Median charges ($)

Deaths (%)

262,411

2

11,584

0.6

210,188 170,337 155,407

4 2 4

9364 8525 9468

1.8 —c 1.1

147,939 115,355 96,019 93,226 68,292

2 3 2 3 3

3990 7751 6712 6479 7804

0.3 5 —c 3.1 1.2

NOTE. Source: Healthcare Costs Utilization Project (http://hcup.ahrq.gov/HCUPNet.asp). a The individual ICD-9 code for cholelithiasis with acute cholecystitis (574) and its rank among all diagnoses (#35). b The individual ICD-9 code for cholelithiasis with cholecystitis not elsewhere classifiable (574.1) and its rank among diagnoses (#43). c The number of deaths was too small for a stable estimate.

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deaths has a relative SE of ⱖ23%, which is considered statistically unreliable.

Table 5. Number of Reported Cases of Infectious Gastrointestinal Diseases in the United States, 2002 Disease

n

Salmonellosis Giardiasis Shigellosis Acute hepatitis A Acute hepatitis B Enterohemorrhagic Escherichia coli

11,056 6660 5127 3767 2767 527

NOTE. Source: Morbidity and Mortality Weekly Report Table II (part 2, 3, 4, and 6), week ending May 17, 2003 (MMWR Morb Mortal Wkly Rep 2003;52:478 – 486 (http://www.cdc.gov/mmwr/).

regardless of payer, including persons covered by Medicare, Medicaid, private insurance and the uninsured. In Table 4, the leading gastrointestinal diagnoses (primary diagnosis) for hospitalizations are provided. The diagnosis of cholecystitis was combined from 2 ICD-9 codes (cholelithiasis with acute cholecystitis [574] and cholelithiasis with cholecystitis [574.1]) to accurately reflect the burden of disease from gallstones, because these diagnoses are very similar. The individual rankings are provided in the table.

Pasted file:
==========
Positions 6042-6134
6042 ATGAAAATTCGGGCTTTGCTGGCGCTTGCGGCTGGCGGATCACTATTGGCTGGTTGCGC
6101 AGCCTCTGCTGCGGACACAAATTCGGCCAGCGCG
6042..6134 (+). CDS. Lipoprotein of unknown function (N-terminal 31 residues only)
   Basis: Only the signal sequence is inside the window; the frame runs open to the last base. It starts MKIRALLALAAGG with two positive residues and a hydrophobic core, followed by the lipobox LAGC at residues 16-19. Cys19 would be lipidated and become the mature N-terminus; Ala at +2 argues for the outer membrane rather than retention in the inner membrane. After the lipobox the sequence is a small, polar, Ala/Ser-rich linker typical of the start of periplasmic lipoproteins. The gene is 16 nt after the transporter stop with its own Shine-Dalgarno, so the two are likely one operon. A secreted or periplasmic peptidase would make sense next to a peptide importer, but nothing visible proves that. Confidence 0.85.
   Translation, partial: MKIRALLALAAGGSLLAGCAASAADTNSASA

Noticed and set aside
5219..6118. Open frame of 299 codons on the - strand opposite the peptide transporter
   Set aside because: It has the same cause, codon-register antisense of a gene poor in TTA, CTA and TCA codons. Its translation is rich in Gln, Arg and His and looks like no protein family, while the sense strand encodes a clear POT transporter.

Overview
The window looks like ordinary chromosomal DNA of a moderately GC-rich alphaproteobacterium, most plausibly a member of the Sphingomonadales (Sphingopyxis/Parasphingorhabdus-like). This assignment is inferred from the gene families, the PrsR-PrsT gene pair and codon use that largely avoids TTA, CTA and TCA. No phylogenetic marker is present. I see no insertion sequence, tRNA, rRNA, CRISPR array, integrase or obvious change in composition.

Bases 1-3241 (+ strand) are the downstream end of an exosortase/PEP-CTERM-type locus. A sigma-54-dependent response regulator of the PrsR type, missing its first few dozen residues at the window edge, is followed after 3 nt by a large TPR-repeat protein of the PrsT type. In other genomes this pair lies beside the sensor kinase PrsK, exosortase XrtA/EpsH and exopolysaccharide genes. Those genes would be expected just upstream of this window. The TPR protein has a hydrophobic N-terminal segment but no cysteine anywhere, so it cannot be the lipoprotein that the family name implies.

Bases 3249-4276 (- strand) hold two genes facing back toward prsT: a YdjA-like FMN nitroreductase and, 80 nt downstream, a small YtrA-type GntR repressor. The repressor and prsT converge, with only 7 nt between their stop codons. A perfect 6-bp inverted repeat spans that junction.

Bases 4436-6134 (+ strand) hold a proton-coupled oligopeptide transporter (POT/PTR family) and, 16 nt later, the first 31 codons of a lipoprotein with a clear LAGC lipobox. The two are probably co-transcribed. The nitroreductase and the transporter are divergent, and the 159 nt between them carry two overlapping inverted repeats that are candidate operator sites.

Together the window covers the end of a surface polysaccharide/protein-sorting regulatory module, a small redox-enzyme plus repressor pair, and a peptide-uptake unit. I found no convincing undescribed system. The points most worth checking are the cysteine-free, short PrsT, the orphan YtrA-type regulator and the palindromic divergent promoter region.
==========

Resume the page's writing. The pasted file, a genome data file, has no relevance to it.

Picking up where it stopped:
Infectious Gastrointestinal Diseases and Liver Diseases Information on cases of infectious gastrointestinal diseases was obtained from the Morbidity and Mortality Weekly Report (Table 5). The 50 states, the District of Columbia, and US territories report data on reportable diseases. Diseases that are reportable and of interest to gastroenterologists are listed in Table 5. Data on reportable diseases are updated on a regular basis with comparison made to the previous year. The data are revised weekly and are subject to change. As additional information becomes available, statistics are updated and revised.

Gastrointestinal Cancer Rates Information on cancer rates is based on data published by the Surveillance, Epidemiology, and End Results (SEER) program (http://seer.cancer.gov) of the National Cancer Institute (http://www.cancer.gov) (Table 7). The SEER program contains population-based information on cancer incidence and survival in the United States. It provides data collected and published, from 1975, on cancer prevalence, incidence, and mortality rates from 9 population-based cancer registries including the San Francisco/Oakland standard metropolitan statistical area, Connecticut, Detroit (metropolitan), Hawaii, Iowa, New Mexico, Seattle (Puget sound), Utah, and Atlanta (metropolitan). The SEER program uses a “first malignant primary only” method. The data include only the first malignant tumor and count a person only once (i.e., the prevalence of specific cancer sites adds up to the prevalence of all cancers combined). The reported prevalence rates for gastrointestinal cancers (Table 7) include all alive patients who were diagnosed with gastrointestinal cancer before 2000. Once a case is counted, it will be included in the prevalence of the specific diagnosis as long as the individual is alive, even if the individual was treated and cured (e.g., the patient underwent an operation and the cancer was excised). In addition, the SEER database counts only the first diagnosed primary cancer. Thus, an individual case can be included only once and would not be counted again if a second primary cancer were diagnosed.

Discussion The data presented in this article provide a comprehensive and contemporary summary of digestive and liver disease in the United States. By compiling data from disparate sources, we provide a convenient resource